Tumor Microenvironment and Immunotherapy in Head and Neck Cancer
Deadline for manuscript submissions: closed (31 October 2022) | Viewed by 5104
Interests: cancer immunology; antibody-dependent cell cytotoxicity; immunotherapy; head and neck cancer; translational research
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The tumor microenvironment consists of tumor cells, immunological cells, stromal cells and endothelial cells. All of these components interact with each other directly through cell-to-cell contact or through messengers such as interleukins, cytokines, growth factors and chemokines. The tumor microenvironment drives cancer immune phenotype and allows for the identification of inflamed tumors, excluded tumors and deserted tumors.
In head and neck cancer (HNC), the predominant immune phenotype is related to the etiology of the tumor: smoking or virus. However, all the three phenotypes may be represented regardless of etiology. This implies that the first step to approach HNC is to identify which immunophenotype we are facing. Indeed, each phenotype shows distinctive escape mechanisms. Consequently, each immunophenotype requires the reactivation or the inhibition of distinct immune pathways. Therefore, the best immunotherapy approach to head and neck cancer depends on the dominant escape mechanism which, in turn, links to the immune phenotype. For instance, immune check-point inhibitors are more efficient in inflamed tumors, but almost completely inefficient in desert tumors.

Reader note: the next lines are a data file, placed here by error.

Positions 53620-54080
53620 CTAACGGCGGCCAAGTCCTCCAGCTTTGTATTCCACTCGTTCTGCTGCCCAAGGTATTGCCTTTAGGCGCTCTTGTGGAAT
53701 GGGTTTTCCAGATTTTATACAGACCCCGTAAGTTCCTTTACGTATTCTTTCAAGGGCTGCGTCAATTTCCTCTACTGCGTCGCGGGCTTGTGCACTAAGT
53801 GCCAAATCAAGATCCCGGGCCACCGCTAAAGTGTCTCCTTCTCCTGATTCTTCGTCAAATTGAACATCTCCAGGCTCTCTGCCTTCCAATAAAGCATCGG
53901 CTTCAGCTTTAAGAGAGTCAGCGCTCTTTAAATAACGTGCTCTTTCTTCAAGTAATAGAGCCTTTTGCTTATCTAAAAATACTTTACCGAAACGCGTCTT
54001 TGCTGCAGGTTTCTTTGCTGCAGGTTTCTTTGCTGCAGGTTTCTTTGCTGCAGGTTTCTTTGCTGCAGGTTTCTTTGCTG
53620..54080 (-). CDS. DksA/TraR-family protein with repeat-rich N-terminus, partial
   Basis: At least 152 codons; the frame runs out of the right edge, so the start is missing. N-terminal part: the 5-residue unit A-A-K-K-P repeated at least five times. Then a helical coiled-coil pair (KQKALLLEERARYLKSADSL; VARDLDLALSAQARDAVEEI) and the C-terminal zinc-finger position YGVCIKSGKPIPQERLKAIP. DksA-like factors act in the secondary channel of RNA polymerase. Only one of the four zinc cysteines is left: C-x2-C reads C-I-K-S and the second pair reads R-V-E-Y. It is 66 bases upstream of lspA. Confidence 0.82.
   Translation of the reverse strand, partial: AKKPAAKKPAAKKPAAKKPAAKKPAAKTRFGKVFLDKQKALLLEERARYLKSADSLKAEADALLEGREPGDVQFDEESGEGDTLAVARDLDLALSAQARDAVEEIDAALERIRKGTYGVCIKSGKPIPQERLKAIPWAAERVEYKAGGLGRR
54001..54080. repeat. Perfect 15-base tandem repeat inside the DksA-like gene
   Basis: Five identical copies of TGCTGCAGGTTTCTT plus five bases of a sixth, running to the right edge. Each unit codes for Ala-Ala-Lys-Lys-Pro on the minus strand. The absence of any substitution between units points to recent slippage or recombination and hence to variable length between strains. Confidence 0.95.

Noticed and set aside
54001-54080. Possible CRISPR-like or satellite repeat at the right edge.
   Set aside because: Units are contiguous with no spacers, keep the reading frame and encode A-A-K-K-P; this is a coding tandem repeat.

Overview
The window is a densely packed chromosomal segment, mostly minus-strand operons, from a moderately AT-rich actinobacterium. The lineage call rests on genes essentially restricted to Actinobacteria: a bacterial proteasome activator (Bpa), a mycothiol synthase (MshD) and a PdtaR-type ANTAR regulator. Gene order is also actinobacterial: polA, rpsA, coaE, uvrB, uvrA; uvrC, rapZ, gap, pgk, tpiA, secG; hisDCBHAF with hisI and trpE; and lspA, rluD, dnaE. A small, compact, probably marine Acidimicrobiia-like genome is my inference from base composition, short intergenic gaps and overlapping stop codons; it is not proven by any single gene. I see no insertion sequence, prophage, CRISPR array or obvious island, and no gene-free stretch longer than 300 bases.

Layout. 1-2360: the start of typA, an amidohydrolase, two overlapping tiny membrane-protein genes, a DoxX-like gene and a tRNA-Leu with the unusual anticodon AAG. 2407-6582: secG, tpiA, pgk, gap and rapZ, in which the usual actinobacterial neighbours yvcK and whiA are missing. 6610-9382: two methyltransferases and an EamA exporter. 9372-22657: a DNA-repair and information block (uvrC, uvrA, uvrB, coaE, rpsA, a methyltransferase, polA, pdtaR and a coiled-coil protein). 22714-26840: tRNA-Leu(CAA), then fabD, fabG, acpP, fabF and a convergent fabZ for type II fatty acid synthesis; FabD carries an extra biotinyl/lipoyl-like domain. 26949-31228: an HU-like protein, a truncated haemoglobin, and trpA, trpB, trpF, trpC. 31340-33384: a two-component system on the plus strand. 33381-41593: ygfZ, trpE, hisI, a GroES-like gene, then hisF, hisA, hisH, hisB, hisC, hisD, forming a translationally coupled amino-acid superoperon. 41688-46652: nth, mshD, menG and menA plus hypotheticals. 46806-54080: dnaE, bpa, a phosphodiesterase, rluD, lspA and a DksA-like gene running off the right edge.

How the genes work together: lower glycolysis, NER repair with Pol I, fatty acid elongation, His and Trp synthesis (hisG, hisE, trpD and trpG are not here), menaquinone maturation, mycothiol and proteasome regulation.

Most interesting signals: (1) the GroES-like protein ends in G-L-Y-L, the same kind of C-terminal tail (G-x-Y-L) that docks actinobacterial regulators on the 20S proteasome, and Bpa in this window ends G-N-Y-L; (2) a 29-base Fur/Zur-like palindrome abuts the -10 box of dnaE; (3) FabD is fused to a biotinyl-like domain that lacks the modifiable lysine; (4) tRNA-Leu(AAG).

In conclusion, the challenge of immunotherapy in HNC is first of all to identify the immunophenotype of the single tumor we are facing; second, to identify potential specific targets of the phenotype; third, to develop drugs directed against the targets; and finally, to test the drug(s) in clinical practice. The goal is to lead to a more informed use of immunotherapy, better selecting the patients to be treated and with which drug. This special issue is focused on the recent scientific progresses achieved in this field.
Dr. Marco Carlo Merlano
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- tumor microenvironment
- head and neck cancer
- inflamed tumors
- excluded tumors
- desert tumors